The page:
Slingsby was returned to the Commons one last time in 1626, for Appleby, where he was doubtless nominated by Lord Henry Clifford* at the behest of his brother’s ally Sir Thomas Wentworth*. In a session dominated by Buckingham’s impeachment, most Members kept a low profile. Slingsby was no exception, as he received only two committee appointments, the first to consider a bill for the better preservation of Crown revenues (7 Mar.), and the second to draft legislation to prevent the spread of infectious diseases (29 April). On 25 Mar. he attended the second reading of the Aire and Calder navigation bill, but went home to his house in the Strand after it had been rejected. In his absence, a complaint was made against him as a Middlesex justice, in which capacity he had released a Jesuit named Godfrey from arrest. Fetched by the serjeant-at-arms, he declared that Godfrey, a supporter of the Oath of Allegiance, had produced a safe conduct from secretary of state Sir Edward Conway I*, which explanation satisfied the Commons.15 He does not appear to have stood for re-election in 1628.

Slingsby devoted himself to genealogical research in his later years, commissioning a splendid series of monuments for the family chapel in Knaresborough parish church. He drafted his will on 7 Apr. 1638, and was buried at St. Martin-in-the-Fields on 13 June. His daughter Elizabeth inherited a portion of £2,000, while his estates went to his son Henry, who became master of the Mint after the Restoration. No later member of the Kippax branch of the family entered Parliament.16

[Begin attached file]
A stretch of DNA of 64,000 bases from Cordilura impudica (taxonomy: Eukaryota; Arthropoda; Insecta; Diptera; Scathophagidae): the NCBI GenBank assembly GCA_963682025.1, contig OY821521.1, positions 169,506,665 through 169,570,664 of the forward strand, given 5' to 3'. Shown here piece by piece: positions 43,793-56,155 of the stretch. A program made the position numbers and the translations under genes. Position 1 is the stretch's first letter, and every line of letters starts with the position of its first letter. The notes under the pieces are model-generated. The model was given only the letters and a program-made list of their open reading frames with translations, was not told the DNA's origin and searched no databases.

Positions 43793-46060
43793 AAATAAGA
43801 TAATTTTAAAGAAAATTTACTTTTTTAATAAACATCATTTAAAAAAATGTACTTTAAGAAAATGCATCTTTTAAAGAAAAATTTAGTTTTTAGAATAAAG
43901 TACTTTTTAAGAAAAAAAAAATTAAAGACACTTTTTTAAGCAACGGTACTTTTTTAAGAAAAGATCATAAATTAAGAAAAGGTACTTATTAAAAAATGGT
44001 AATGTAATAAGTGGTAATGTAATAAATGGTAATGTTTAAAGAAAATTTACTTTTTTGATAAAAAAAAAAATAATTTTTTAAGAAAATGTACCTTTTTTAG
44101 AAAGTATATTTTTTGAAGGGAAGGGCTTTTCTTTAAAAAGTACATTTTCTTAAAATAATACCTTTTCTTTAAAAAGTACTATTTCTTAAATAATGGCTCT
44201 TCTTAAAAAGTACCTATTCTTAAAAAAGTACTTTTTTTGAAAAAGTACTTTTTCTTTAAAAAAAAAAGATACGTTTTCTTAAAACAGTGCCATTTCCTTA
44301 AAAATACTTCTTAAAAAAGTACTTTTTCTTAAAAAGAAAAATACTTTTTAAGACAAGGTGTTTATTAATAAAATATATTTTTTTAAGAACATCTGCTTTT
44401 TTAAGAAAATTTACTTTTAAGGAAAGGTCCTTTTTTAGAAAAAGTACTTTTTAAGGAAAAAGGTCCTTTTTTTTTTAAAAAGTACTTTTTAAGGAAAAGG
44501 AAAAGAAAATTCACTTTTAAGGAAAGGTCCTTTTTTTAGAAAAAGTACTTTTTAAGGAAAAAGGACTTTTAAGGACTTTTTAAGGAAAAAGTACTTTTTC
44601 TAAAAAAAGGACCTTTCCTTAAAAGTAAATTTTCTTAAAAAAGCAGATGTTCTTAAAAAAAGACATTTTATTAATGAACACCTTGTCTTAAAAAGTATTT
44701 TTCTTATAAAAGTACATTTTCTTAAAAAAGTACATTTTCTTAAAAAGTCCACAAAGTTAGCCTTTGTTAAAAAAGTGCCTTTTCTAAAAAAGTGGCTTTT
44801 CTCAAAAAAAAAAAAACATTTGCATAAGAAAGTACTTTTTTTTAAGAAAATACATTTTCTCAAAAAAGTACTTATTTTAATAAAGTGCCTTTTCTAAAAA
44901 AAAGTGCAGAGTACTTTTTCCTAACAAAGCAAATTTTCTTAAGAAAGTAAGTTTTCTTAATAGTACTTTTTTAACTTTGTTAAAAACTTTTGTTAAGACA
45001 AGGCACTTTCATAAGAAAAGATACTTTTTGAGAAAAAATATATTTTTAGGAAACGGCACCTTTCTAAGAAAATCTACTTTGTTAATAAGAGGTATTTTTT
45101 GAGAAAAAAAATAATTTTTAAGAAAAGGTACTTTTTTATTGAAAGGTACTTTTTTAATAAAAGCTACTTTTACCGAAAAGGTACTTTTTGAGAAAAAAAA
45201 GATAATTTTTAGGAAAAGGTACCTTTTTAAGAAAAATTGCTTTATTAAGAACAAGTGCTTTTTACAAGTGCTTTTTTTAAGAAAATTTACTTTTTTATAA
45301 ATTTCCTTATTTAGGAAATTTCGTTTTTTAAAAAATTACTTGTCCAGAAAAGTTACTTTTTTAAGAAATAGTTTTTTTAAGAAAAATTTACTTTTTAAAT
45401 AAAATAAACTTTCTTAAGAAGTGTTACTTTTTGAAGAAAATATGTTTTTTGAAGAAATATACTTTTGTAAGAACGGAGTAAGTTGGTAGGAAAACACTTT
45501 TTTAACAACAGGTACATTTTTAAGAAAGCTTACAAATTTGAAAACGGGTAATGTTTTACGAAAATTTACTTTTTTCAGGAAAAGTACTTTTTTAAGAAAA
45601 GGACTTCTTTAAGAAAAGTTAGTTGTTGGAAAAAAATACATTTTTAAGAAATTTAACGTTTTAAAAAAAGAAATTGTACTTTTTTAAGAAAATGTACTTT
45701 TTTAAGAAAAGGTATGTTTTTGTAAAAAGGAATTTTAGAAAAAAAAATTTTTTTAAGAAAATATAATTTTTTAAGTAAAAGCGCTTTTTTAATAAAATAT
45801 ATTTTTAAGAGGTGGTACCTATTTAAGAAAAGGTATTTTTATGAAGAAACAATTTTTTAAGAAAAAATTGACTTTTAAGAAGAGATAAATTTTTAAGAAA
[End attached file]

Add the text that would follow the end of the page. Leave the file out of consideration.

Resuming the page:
Ref Volumes: 1604-1629

Authors: Karen Bishop / Simon Healy


  • 1. Clay, Dugdale’s Vis. Yorks. i. 67.
  • 2. GI Admiss.; Slingsby Diary ed. D. Parsons, 403.
  • 3. Soc. Gen., St. Mary Abchurch par. reg.; Slingsby Diary, 404; CSP Dom. 1611-18, p. 425.
  • 4. Shaw, Knights of Eng. ii. 119.
  • 5. Naval Misc. ed. J.K. Laughton (Navy Recs. Soc. xx), 42.
  • 6. LR6/154/9, unfol.; LC2/5, f. 32.
  • 7. C231/4, ff. 3, 13;
  • 8. C181/2, f. 258; 181/3, ff. 41v, 157; 181/4, ff. 122v, 191; 181/5, ff. 80-1; T. Rymer, Foedera, vii. pt. 3, p. 82; pt. 4, pp. 96, 135; APC, 1616-17, p. 207; 1628-9, p. 205; C212/22/20-3; E115/298/70; CSP Dom. 1637-8, p. 319.
  • 9. CSP Dom. 1603-10, p. 625; HMC Hatfield, xxi. 292.
  • 10. Rymer, vii. pt. 4, p. 135; APC, 1627-8, p. 168; 1629-31, p. 179.
  • 11. GI Admiss.; Slingsby Diary, 243-7, 250-4; HMC Hatfield, vii. 382.
  • 12. Yorks. Arch. Soc. DD56/M2/21; CJ, i. 172a, 212a, 258a, 260a, 329b, 393b.
  • 13. CSP Dom. 1603-10, p. 625; 1611-18, p. 13; HMC Hatfield, xxi. 292; E.S. Godfrey, Development of Eng. Glassmaking, 59.
  • 14. NLW, 9055E/686; Slingsby Diary, 243, 247, 253; J.T. Cliffe, Yorks Gentry, 60-2; CSP Dom. 1611-18, p. 425.
  • 15. Procs. 1626, ii. 214, 366-7, 369; iii. 97.
  • 16. G.R. Smith, Without Touch of Dishonour, 36; PROB 11/177, ff. 218v-19v.